We know D.C. Get our free newsletter to stay in the know.
If the District’s pastime is complaining about Metro, then surely the minor-league equivalent is griping about the X2 bus. For residents of the H Street NE and Benning Road corridors who depend on the bus, it usually takes the form of bemoaning overcrowding and long waits. For the rest of the city, it’s more anthropological, with hyperbolic claims about the rare species of miscreant that rides the bus. In reality, of course, the X2 and its passengers are no different from a dozen other bus lines in the city that pass through neighborhoods with a mix of incomes, ages, and races. And yet the X2 generates a strange sort of lore, recently encapsulated in a Washington Post collection of fascinated tweets about the colorful characters on the bus.
But it’s reliability where the X2 could use the biggest boost. And according to the Washington Metropolitan Area Transit Authority, which runs Metro and Metrobus, that issue has been substantially resolved.
In a post on PlanItMetro, WMATA’s planning blog, the agency says it’s taken steps to make the X2 more dependable in recent months. The bus has more than 13,000 daily riders, making it more heavily trafficked than the Silver Spring Metro station. It’s also been deeply unreliable, with just 65 percent of buses arriving on time for most of last year.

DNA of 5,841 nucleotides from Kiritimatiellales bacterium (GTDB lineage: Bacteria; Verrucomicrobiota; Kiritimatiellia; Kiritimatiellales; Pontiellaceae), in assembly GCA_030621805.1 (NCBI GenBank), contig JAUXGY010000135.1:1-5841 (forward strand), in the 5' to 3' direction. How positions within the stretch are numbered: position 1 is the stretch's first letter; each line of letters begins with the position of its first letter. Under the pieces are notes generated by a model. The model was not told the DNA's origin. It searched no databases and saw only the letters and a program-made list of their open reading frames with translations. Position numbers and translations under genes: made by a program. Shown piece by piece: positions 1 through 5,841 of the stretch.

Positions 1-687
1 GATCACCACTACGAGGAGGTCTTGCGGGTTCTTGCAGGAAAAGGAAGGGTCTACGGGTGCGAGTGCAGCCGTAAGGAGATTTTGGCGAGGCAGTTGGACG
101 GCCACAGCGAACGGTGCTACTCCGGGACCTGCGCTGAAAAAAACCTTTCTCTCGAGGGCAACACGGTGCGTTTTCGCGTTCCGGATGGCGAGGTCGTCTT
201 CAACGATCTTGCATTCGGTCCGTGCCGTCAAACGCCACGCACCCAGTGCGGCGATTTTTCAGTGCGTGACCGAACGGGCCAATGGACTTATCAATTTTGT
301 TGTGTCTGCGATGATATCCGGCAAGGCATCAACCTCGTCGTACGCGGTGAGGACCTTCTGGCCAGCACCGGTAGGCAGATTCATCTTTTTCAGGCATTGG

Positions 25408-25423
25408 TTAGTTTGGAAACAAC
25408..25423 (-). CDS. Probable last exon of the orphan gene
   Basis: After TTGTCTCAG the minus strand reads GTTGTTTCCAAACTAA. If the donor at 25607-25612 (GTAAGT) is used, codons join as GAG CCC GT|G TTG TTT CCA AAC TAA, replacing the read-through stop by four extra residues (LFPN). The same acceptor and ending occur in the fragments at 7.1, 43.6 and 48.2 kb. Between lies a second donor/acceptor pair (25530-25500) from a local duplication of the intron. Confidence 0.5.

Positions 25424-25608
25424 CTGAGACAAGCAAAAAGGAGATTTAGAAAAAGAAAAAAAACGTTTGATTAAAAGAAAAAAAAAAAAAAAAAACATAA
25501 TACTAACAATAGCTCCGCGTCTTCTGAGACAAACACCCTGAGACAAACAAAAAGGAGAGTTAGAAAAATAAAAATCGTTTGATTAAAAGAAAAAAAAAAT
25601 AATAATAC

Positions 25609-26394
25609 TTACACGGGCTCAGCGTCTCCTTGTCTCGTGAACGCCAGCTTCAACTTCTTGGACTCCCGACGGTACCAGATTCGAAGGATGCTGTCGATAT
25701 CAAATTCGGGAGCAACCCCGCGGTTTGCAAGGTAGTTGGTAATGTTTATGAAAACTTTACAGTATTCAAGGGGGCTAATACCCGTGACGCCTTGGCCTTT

In December, WMATA made a few changes to improve reliability on the X2. Those changes include increasing the frequency of X2 arrivals so that they come every eight minutes on weekdays, deploying supervisors to help ensure even bus spacing, and adjusting scheduled running times by about 15 percent to make them more realistic.
The result, according to WMATA, has been a 14 percent jump in ridership, from 12,700 riders a day in October to 13,800 in February. The on-time rate has increased to 83 percent. And, WMATA claims, “overcrowding (particularly during the midday) has been virtually eliminated.”
If that’s true, it not only means a better commute for H Street/Benning residents; it also casts more doubt on the need for a streetcar, from a transit perspective. The long-delayed streetcar could provide some development benefits, particularly on Benning Road, but its utility as a transit mode has been an open question, given that it will share a lane with cars and buses and could end up slower than both, particularly if it gets stuck behind double-parked cars or delivery trucks. If a few simple tweaks to bus scheduling can “virtually” eliminate overcrowding and improve reliability, then the streetcar truly may not make it any easier for people to get around H Street and Benning Road.
But WMATA hasn’t provided any numbers on the claim that overcrowding is a thing of the past. (I’m waiting on a response to a request for ridership data.) And anecdotal evidence suggests that the X2 is often still jam-packed these days. What’s your experience? If you’ve ridden the X2 since December, have you noticed any improvement?
Update: So far, readers aren’t impressed with the supposed improvements:
— Meg Kuhagen (@megluku) March 25, 2015
@aaronwiener Mid-day claim has to be based on drivers not making riders swipe cards bc mid-day is worst time & not any better since Dec.
— Liz (@LizNewmanSnook) March 25, 2015
— HStreetGreatStreet (@HStGreatSt) March 25, 2015
— Gina Chirillo (@ginachirillo) March 25, 2015
Photo by Flickr user Elvert Barnes; chart via PlanItMetro